(1) Boston Marathon Bombing: We at Dollars & Sense are shocked and saddened by yesterday’s bombings at the finish line of the Boston Marathon, not far from our office. As we wait to find out more about what happened and who is responsible, we are reminded of the immediate aftermath of 9/11. Now as then, we want to mourn those killed, comfort the survivors, and condemn the attacks, but also to brace against scapegoating, fear-mongering, and exploitation of the tragedy.
The joint 9/11 statement from the Dollars & Sense collective, September 11: A Discussion, published in our Nov/Dec 2001 issue, still resonates (and was prescient about what would happen after the 9/11 attacks).
Left sportswriter Dave Zirin has a moving piece at his Nation blog, Edge of Sports, about the bombings: The Boston Marathon: All My Tears, All My Love.
Lest we forget or minimize the potential for scapegoating here, the Tumblr site Public Shaming has a parade of screenshots of Tweets in which people blame (in nastier terms) Muslims, North Korea, gay people (really: “That’s what Boston gets for being so goddamn gay!”), Obama, and various conspiracies, within minutes of the bombings. (Don’t look at this if you don’t want to be bummed about nasty scapegoating.)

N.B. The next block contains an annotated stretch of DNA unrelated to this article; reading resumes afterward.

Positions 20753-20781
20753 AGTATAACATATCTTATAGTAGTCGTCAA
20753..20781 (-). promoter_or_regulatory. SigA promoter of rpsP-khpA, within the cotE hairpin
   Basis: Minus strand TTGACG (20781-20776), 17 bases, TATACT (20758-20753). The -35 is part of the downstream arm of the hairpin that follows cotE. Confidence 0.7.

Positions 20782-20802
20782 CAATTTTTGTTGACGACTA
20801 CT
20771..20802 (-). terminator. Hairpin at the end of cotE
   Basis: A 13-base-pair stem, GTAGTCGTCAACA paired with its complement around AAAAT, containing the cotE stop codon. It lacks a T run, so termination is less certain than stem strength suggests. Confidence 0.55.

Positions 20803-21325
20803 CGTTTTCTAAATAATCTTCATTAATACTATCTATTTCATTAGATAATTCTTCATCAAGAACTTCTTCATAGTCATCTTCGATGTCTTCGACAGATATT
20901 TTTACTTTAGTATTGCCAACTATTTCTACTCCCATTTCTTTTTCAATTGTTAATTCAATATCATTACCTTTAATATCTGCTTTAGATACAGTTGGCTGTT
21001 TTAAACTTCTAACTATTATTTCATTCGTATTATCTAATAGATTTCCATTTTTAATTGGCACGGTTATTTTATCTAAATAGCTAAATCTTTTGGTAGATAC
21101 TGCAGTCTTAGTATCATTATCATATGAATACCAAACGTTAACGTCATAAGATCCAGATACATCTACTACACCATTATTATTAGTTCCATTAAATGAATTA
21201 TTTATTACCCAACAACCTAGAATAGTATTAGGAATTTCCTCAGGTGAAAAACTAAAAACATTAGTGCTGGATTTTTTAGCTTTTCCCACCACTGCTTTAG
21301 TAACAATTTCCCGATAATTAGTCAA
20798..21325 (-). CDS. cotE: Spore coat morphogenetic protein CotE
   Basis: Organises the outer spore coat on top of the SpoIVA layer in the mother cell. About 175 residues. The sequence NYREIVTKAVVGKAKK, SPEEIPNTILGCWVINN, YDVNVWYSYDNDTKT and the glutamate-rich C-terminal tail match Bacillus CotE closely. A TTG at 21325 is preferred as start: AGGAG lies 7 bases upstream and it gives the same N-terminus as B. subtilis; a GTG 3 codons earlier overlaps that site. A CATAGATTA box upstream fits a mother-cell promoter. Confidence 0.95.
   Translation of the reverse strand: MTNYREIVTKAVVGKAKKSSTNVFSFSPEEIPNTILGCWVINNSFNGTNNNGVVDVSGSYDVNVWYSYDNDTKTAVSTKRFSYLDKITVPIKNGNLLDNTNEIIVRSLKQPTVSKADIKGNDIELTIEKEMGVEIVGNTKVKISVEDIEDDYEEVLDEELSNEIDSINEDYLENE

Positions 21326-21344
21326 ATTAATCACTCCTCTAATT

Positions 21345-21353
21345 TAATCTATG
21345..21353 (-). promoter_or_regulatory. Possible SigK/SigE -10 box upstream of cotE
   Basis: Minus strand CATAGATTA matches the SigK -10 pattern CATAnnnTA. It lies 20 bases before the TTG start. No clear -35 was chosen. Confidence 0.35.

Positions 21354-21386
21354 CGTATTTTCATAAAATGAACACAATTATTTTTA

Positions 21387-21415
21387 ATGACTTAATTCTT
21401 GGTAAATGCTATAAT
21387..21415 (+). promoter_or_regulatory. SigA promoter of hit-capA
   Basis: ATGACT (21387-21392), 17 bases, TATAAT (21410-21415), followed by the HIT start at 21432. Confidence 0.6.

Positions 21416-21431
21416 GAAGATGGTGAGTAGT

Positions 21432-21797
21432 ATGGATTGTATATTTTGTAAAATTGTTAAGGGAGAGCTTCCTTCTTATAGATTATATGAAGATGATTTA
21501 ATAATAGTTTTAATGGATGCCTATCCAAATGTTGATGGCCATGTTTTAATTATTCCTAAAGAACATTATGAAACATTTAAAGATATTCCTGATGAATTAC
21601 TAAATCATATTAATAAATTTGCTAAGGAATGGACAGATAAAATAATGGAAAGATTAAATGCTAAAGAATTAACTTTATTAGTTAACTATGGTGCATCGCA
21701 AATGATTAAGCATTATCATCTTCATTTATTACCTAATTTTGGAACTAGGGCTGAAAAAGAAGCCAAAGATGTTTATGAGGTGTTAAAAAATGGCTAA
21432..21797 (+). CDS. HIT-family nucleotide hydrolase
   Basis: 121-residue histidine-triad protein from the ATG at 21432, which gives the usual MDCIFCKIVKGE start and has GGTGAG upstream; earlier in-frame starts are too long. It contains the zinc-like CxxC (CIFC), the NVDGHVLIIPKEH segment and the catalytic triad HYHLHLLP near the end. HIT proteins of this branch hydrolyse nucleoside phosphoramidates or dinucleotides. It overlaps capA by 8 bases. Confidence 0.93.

From Glenn Greenwald, a perceptive analysis: The Boston bombing produces familiar and revealing reactions. I especially liked Gary Younge’s tweet, which Greenwald quotes: “I’m up for us ‘All Being Bostonian’s Today’. But then can we all be Yemenis tomorrow and Pakistanis the day after? That’s how empathy works.” This reminds me of Chris Tilly’s point in the D&S 9/11 discussion.
I’ll post more bombing-related stuff if I see it (tips welcome–post a comment here).
(2) Tax Day: Yesterday was, in addition to Marathon Day and Patriots Day here in Boston, Tax Day across the United States. A couple of links:
Joseph Stiglitz‘s piece in the New York Times, A Tax System Stacked Against the 99 Percent (from the guy who arguably came up with the 99%/1% slogan). Familiar material–ridiculous that it still has to be repeated.
Huffington Post reports that Grover Norquist thinks that Chained CPI Violates Taxpayer Protection Pledge (and White House spokesman Jay Carney appears to have admitted that it amounts to a middle-class tax hike).
(3) Palm Springs Post Real Estate Report: A piece in the Palm Springs Post covers some of the territory covered in our current cover story (including the subtitle we used on the cover): Meet your new landlord, Wall Street.
(4) P3 in El Salvador: The author of our current cover story, Darwin BondGraham, wrote the cover story in our Nov/Dec issue, Highway Robbery, about public-private partnerships (“P3″) in U.S. infrastructure projects. Our current issue has a piece I have just posted to the website by Hilary Goodfriend, P3 Push in El Salvador, about how the U.S. government is pushing P3 on El Salvador, but Salvadorans are pushing back.
The “possibly irrelevant image” at the top of this blog post is of a geothermal plant in El Salvador that is threatened with public-privatization. I absolutely love that photo, which the photographer, Fernando Marroquin, graciously gave us permission to use. It makes me fantasize that the clean-energy power plants of the future–hopefully owned by the people still–will look like clean and tidy miniature golf courses. I want to Photoshop in a friendly gnome or hobbit peeking out from behind one of those manicured shrubs.
That’s it for now.